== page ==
About a week or so ago, as I was settling into bed to read my book, my heart suddenly began to flutter. It felt like a butterfly was trying to take flight from my chest. I stopped reading and looked over at my husband (who was sound asleep next to me — surprise, surprise) and thought I might need to wake him to take me to the ER! Then the fluttering stopped. I have other friends in the throes of perimenopause who have demanded EKGs and more from their doctors when they’ve felt this weird sensation.

Medical experts say these odd heart palpitations are harmless and a result of declining estrogen. As estrogen levels dip, your heart rhythm sometimes changes, which can cause a common but at first bewildering condition called Premature Ventricular Contractions (PVC). According to the Mayo Clinic, the heart beats a few extra times in its two lower ventricles (the pumping chambers).

A scary sensation? Yes, at first. Eventually, you get used to it. I usually take a few deep breaths and say something like, “This too shall pass….” Soon enough, the extra beats subside, and all is well again. That said, it’s always a good idea to check in with your doctor when you suspect your heart is acting strange.

6. Beard Shaving

Are you wondering why you suddenly feel the need to grab your husband’s electric razor and shave your chin? Yeah — that‘s your estrogen dropping again. But while estrogen levels dip in women during perimenopause, testosterone (the male androgen hormone produced at lower levels in women) doesn’t. This imbalance of hormones can cause perimenopausal women to take on some common male characteristics, including a bit of a beard (well, maybe not an actual beard but some seriously coarse chin hair).

You may think I’m a bit dramatic here, but those extra-thick chin hairs are not a look I aspire to, plus they feel itchy and poky. While shaving might seem like a bit much, an excellent facial hair wax can get the job done — I recommend this one.

7. The Mouth of Fire

As estrogen diminishes, the mucus membranes in our mouths begin to dry out, causing the sensation of “cotton mouth.” You might experience bad breath, bleeding gums, and loss of teeth (yikes!!!). Some women complain of their mouths burning — I think this is where the term “Dragon Breath” came from.

8. Alto Voice

Voice change is an often overlooked symptom of perimenopause.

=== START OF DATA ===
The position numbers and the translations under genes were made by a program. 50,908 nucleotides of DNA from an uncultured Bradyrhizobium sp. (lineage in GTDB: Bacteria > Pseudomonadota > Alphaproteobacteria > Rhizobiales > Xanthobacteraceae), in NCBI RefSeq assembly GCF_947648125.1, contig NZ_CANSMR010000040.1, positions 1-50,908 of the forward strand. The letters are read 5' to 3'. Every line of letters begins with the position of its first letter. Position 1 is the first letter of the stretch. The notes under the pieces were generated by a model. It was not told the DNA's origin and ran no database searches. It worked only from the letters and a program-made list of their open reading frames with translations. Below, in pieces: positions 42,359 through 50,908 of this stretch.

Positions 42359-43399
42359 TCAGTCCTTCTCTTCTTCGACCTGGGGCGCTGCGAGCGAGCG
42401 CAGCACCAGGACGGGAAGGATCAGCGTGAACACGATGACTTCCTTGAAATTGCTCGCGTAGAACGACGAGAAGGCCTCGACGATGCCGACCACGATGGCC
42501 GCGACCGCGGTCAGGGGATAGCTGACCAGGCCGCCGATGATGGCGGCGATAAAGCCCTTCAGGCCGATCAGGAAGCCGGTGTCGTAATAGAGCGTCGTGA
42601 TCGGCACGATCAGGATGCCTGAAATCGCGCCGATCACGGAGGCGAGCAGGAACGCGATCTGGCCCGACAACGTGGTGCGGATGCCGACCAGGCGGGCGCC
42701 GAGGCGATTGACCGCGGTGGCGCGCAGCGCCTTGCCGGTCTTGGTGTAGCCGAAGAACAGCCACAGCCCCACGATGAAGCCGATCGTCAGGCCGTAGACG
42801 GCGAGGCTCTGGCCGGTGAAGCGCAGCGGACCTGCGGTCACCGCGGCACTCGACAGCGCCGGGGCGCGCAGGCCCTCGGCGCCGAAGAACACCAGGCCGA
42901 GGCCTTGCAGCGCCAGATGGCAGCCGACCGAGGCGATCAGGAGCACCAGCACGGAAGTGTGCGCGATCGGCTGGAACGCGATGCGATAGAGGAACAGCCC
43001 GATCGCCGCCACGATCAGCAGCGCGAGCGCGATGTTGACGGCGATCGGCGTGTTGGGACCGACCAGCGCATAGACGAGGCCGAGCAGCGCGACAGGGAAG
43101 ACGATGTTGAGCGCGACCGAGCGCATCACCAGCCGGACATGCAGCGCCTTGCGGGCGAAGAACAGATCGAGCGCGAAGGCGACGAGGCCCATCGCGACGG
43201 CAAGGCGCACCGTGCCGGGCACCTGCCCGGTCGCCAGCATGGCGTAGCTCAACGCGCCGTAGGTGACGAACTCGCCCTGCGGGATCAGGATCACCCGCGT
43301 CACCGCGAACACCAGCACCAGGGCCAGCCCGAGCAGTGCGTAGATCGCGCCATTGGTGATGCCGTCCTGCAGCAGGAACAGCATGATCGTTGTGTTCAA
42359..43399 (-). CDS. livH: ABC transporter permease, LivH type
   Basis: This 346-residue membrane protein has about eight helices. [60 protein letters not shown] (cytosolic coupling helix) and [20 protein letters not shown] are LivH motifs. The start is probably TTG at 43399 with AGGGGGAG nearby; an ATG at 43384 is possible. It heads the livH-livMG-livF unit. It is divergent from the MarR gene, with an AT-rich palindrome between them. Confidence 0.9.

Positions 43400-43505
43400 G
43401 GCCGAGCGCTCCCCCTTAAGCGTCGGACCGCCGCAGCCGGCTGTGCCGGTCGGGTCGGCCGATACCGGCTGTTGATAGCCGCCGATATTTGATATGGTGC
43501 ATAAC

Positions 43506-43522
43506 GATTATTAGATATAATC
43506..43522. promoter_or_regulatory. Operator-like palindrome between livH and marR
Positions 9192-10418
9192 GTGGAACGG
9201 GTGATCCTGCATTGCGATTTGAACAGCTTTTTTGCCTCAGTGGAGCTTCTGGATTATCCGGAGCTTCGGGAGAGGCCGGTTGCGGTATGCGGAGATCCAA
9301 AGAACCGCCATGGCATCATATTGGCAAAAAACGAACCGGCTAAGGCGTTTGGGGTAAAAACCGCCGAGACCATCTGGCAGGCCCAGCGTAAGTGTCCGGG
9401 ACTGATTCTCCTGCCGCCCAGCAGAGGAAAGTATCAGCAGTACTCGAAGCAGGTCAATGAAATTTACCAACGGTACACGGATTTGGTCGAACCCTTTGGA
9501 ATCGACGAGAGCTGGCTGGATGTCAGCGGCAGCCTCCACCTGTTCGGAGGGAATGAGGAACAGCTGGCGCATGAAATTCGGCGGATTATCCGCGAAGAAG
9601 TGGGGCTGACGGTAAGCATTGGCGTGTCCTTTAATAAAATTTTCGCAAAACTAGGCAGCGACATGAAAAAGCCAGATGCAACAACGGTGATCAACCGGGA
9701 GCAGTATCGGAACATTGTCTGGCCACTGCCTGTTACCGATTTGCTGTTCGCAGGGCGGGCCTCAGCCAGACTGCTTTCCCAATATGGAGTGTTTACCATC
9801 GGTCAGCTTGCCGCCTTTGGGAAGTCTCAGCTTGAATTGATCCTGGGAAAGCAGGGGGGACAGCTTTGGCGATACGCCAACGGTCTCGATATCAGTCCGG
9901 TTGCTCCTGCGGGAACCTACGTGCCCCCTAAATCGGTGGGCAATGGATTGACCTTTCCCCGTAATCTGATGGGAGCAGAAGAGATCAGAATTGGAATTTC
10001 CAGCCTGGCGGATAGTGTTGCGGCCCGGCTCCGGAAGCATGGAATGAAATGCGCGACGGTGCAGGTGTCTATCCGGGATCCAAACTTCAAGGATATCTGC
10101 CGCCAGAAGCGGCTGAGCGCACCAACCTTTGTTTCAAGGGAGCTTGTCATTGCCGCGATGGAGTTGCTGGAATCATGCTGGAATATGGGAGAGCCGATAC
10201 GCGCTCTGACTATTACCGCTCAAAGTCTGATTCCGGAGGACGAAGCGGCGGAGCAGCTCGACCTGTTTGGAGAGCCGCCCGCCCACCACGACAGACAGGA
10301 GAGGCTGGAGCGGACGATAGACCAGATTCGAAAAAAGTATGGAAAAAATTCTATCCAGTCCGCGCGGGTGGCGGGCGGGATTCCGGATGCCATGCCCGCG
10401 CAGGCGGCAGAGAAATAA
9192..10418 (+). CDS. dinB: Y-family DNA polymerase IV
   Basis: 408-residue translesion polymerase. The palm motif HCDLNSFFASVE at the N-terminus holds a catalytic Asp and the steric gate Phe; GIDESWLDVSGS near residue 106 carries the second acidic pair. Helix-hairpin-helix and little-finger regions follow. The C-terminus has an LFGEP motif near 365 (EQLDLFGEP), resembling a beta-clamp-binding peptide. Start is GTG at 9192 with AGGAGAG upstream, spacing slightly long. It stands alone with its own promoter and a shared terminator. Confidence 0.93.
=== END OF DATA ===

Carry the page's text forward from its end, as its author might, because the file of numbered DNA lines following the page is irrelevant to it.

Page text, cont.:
Right before my period, I have often noticed a drop in the octave of my voice. I suddenly have a bit of a man voice. But while it used to only happen a day or two before my period, it now happens at intervals I can’t decipher.

According to medical experts, it’s very normal for our voices to have slight variations before and after ovulation, and it is also a weird but common symptom of perimenopause.

But the voice drop in perimenopause eventually becomes permanent in menopause.

What causes this man voice phenomenon?

While estrogen levels dip, the male hormone testosterone levels mainly rise unchecked, and the larynx and vocal cords are very sensitive to these sex hormone fluctuations.

Many professional singers find they can’t reach the high notes after menopause. Researcher Berit Schneider, MD, a speech pathologist at the University of Vienna in Austria, studied menopausal vocal changes after aging singers in Austria, the land of music, exhibited diminished vocal range and hoarseness. His study showed menopausal women “often suffer from dryness and thinning of many body tissues because of loss of collagen and muscle mass — which likely affects the vocal cords.”

And So it Goes…

And so you see, no part of the body isn’t somewhat affected by estrogen’s last dance.

In more primitive times, along with the end of expecting to expect, women’s life expectancy was right around 50 years. As our ability to procreate ceased and estrogen acquiesced, it was time to meet our maker anyway.

But that’s not the case anymore! Women can lead long, healthy lives way past the throes of perimenopause and menopause.

“We might expect that during the evolution of the hominid life extension program, the female body developed mechanisms specifically to compensate for ovarian ‘failure,’’’ writes Angier. Thankfully, other body parts — including the adrenal glands and fat (!) — can produce estrogen after the ovaries take their final bow. But we also have great doctors, organic chemists, and things like hormone replacement therapy. We’ve come a long way, baby.

So, while the symptoms might make you feel your life is in a downward spiral, keep in mind that there is a light at the end of the tunnel. Many women find the mid-life shift of menopause empowering and say that once they get through the night sweats, formication, and dry mouth, they feel more resilient and better than they ever have.

**None of what I say here is “medical advice,” and some of these symptoms are sometimes signs of other potential illnesses. It’s best to consult your doctor if you think you’re experiencing perimenopausal symptoms to rule out other possible medical issues.